Ryuji Kajino converts simple shed into studio for flower craft
Architect Ryuji Kajino converted an 80-year-old barn in Kurashiki, Japan, to create Tiny Atelier, a studio for a designer who makes accessories from dried flowers.
The small building is located on a hillside site that also contains the owner's house and a warehouse, which faces out over a valley towards Japan's Seto Inland Sea.
Kajino's studio Malubishi Architects, which is based in nearby Okayama, decided to retain as many of the original features as possible when converting the traditional building into a contemporary workspace.
This included the tiled roof, which ensures a sense of continuity with the other structures on the site when viewed from further up the hill.
"Utilising the materials that can be used by existing barns, we inherited the history that this site had been walking on," said Kajino, "but also aimed at a new architecture mixed old and new materials as a future architectural building."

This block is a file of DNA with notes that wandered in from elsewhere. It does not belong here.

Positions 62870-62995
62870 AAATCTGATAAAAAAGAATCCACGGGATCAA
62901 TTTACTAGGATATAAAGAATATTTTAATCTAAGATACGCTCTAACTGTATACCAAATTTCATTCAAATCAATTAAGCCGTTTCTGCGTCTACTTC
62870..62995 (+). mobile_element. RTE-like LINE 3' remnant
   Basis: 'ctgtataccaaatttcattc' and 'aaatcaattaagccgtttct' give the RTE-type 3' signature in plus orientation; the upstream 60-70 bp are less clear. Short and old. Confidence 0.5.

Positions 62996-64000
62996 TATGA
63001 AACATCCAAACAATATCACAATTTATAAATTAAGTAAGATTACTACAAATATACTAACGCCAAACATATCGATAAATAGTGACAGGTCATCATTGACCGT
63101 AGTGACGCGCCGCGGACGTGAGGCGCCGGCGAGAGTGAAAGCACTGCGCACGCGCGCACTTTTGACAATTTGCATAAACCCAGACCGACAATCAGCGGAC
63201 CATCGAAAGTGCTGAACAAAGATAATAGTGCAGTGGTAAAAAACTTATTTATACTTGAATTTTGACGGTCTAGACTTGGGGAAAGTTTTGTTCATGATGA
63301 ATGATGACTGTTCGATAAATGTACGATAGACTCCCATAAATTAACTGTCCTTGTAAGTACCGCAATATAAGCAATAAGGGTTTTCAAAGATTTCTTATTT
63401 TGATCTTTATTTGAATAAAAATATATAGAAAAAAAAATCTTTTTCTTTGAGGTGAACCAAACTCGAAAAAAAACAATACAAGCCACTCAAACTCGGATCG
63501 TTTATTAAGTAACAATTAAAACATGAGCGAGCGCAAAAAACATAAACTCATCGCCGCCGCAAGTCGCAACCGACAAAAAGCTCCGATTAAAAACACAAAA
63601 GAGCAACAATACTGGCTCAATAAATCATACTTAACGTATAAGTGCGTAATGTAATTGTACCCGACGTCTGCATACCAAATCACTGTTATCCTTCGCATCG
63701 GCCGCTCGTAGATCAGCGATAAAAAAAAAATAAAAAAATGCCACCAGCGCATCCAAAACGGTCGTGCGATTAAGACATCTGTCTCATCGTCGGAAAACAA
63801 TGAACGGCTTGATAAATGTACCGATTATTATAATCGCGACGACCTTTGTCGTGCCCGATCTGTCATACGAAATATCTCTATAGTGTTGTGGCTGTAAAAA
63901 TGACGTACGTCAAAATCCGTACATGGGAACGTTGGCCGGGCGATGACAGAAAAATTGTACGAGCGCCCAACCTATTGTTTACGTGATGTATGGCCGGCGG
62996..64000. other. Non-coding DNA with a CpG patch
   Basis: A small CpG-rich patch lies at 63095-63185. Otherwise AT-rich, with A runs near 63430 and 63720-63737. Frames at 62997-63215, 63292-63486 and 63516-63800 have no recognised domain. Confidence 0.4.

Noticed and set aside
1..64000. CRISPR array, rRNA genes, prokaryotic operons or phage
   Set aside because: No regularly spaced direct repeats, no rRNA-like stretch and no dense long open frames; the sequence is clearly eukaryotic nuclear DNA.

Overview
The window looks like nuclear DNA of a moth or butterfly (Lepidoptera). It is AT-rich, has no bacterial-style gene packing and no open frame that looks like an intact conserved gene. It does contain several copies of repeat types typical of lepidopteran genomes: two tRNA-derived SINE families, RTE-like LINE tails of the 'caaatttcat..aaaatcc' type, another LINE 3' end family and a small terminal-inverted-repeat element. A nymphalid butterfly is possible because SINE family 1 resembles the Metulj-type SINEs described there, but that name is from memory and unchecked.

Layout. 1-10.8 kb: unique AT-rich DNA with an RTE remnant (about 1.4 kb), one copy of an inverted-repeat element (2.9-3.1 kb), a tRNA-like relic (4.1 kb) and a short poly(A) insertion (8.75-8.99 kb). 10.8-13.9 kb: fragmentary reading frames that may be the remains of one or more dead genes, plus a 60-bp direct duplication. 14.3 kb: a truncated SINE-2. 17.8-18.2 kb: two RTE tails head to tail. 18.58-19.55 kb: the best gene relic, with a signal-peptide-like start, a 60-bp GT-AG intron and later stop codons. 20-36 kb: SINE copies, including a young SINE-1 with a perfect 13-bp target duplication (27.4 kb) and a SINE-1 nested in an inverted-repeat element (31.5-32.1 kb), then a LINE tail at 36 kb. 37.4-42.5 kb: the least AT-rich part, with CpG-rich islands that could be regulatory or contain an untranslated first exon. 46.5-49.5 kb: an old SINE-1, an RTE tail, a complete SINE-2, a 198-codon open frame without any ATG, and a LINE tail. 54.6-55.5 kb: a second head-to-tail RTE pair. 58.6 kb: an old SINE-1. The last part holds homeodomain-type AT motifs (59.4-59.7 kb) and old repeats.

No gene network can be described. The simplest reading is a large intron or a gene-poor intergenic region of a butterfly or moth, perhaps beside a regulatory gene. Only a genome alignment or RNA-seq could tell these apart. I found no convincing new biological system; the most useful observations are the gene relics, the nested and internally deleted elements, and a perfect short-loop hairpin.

The site is approached by a pathway that climbs steeply up one side from the road and leads towards a covered porch connecting the atelier with the existing property.
The new building's facades are wrapped in vertical wooden boards that are interrupted by large windows with projecting timber frames. The same timber is applied diagonally to the front door, which also features a window and a bespoke chestnut handle.
One of the windows wraps around the corner to the south of the building and allows even light to enter the space where the owner works on her dried-flower creations.
The large window is set into a frame constructed around both old and new timber pillars that give a sense of the building's evolution.
Original roof beams are left exposed and can be seen supporting a simple timber-lined ceiling. A shelf that extends along the tops of the walls is used for displaying the owner's creations.
The simple interior features white-painted walls that contrast with the wooden ceiling, window frames and shelving built into spaces on either side of the door.
Photography is by the architect.
Architect: Ryuji Kajino/Malubishi Architects
Contractor: Arai Construction